The third issue is disinformation. The war in Ukraine has unleashed Putin’s propaganda machine once again. That comes after the co-ordinated campaign by Russia to discredit the truth about the Sergei Skripal poisonings. Many other groups have watched and learned: from covid anti-vaxxers to climate change deniers, the internet is rife with dangerous disinformation. The Government have set up a number of units to tackle disinformation and claim to be working with social media companies to take it down. However, that is opaque and far from optimal. The only mention of disinformation in the Bill is that a committee should publish a report. That is far from enough.
Returning to my earlier point, it is the business models and systems of social media companies that create a powerful tool for disinformation and false propaganda to flourish. Being a covid vaccine sceptic is one thing, but being able to quickly share false evidence dressed up as science to millions of people within hours is a completely different thing. It is the power of the platform that facilitates that, and it is the business models that encourage it. This Bill hardly begins to tackle those societal and democratic harms.
The fourth issue is online abuse. From racism to incels, social media has become a hotbed for hate. I agree with the Secretary of State that that has poisoned public life. I welcome steps to tackle anonymous abuse. However, we still do not know what the Government will designate as legal but harmful, which makes it very difficult to assess whether the Bill goes far enough, or indeed too far. I worry that those definitions are left entirely to the Secretary of State to determine. A particularly prevalent and pernicious form of online hate is misogyny, but violence against women and girls is not mentioned at all in the Bill—a serious oversight.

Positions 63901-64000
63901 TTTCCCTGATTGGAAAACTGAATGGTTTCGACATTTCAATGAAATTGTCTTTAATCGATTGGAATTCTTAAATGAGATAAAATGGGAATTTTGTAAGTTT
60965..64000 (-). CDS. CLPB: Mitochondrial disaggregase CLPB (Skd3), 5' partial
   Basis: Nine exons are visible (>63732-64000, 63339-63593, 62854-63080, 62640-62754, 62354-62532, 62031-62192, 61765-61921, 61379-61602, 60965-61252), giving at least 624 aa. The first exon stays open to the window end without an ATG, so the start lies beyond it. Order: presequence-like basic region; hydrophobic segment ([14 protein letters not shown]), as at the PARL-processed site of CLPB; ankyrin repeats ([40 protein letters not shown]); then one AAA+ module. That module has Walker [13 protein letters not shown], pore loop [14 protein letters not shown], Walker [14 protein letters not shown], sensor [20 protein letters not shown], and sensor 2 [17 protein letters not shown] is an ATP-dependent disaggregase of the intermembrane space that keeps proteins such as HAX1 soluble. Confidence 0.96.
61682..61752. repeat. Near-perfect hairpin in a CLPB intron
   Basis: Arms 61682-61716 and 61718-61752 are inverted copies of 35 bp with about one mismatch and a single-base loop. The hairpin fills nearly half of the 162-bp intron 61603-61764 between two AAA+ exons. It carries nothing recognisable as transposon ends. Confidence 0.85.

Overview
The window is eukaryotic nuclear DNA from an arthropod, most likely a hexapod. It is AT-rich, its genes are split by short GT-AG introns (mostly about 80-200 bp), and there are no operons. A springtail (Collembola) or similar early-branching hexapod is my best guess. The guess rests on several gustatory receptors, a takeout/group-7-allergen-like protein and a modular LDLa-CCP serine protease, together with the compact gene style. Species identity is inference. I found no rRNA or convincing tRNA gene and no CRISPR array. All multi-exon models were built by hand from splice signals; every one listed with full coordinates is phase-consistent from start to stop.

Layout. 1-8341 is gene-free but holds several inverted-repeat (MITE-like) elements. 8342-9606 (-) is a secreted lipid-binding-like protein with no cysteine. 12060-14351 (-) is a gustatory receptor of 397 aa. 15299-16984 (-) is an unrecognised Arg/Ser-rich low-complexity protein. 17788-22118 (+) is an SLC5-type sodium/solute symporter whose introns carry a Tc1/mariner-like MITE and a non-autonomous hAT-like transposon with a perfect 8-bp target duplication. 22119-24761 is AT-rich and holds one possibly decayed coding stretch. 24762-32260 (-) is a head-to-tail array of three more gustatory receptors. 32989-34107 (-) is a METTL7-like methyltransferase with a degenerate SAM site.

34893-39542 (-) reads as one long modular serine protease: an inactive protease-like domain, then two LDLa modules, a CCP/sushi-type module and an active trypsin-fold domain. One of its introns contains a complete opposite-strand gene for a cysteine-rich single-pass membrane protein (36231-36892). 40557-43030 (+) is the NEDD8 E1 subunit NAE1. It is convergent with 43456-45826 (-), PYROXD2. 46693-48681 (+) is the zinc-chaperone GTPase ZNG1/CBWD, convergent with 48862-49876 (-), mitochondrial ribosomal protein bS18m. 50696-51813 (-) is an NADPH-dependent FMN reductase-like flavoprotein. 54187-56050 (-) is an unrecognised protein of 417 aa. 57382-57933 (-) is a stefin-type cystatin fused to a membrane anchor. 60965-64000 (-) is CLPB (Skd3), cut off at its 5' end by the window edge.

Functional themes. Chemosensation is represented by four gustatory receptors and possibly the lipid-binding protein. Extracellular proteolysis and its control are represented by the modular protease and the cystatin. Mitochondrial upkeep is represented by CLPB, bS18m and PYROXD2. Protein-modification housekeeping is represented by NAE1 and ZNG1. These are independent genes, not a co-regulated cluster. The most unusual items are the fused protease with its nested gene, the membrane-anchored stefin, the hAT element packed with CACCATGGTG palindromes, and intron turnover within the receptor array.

The decision on which platforms will be regulated by the Bill is also arbitrary and flawed. Only the largest platforms will be required to tackle harmful content, yet smaller platforms, which can still have a significant, highly motivated, well-organised and particularly harmful user base, will not. Ofcom should regulate based on risk, not just on size.
The fifth issue is that the regulator and the public need the teeth to take on the big tech companies, with all the lawyers they can afford. It is a David and Goliath situation. The Bill gives Ofcom powers to investigate companies and fine them up to 10% of their turnover, and there are some measures to help individual users. However, if bosses in Silicon Valley are to sit up and take notice of this Bill, it must go further. It should include stronger criminal liability, protections for whistleblowers, a meaningful ombudsman for individuals, and a route to sue companies through the courts.
The final issue is future-proofing, which we have heard something about already. This Bill is a step forward in dealing with the likes of Twitter, Facebook and Instagram—although it must be said that many companies have already begun to get their house in order ahead of any legislation—but it will have taken nearly six years for the Bill to appear on the statute book.
Since the Bill was first announced, TikTok has emerged on the scene, and Facebook has renamed itself Meta. The metaverse is already posing dangers to children, with virtual reality chat rooms allowing them to mix freely with predatory adults. Social media platforms are also adapting their business models to avoid regulation; Twitter, for example, says that it will decentralise and outsource moderation. There is a real danger that when the Bill finally comes into effect, it will already be out of date. A duty of care approach, focused on outcomes rather than content, would create a much more dynamic system of regulation, able to adapt to new technologies and platforms.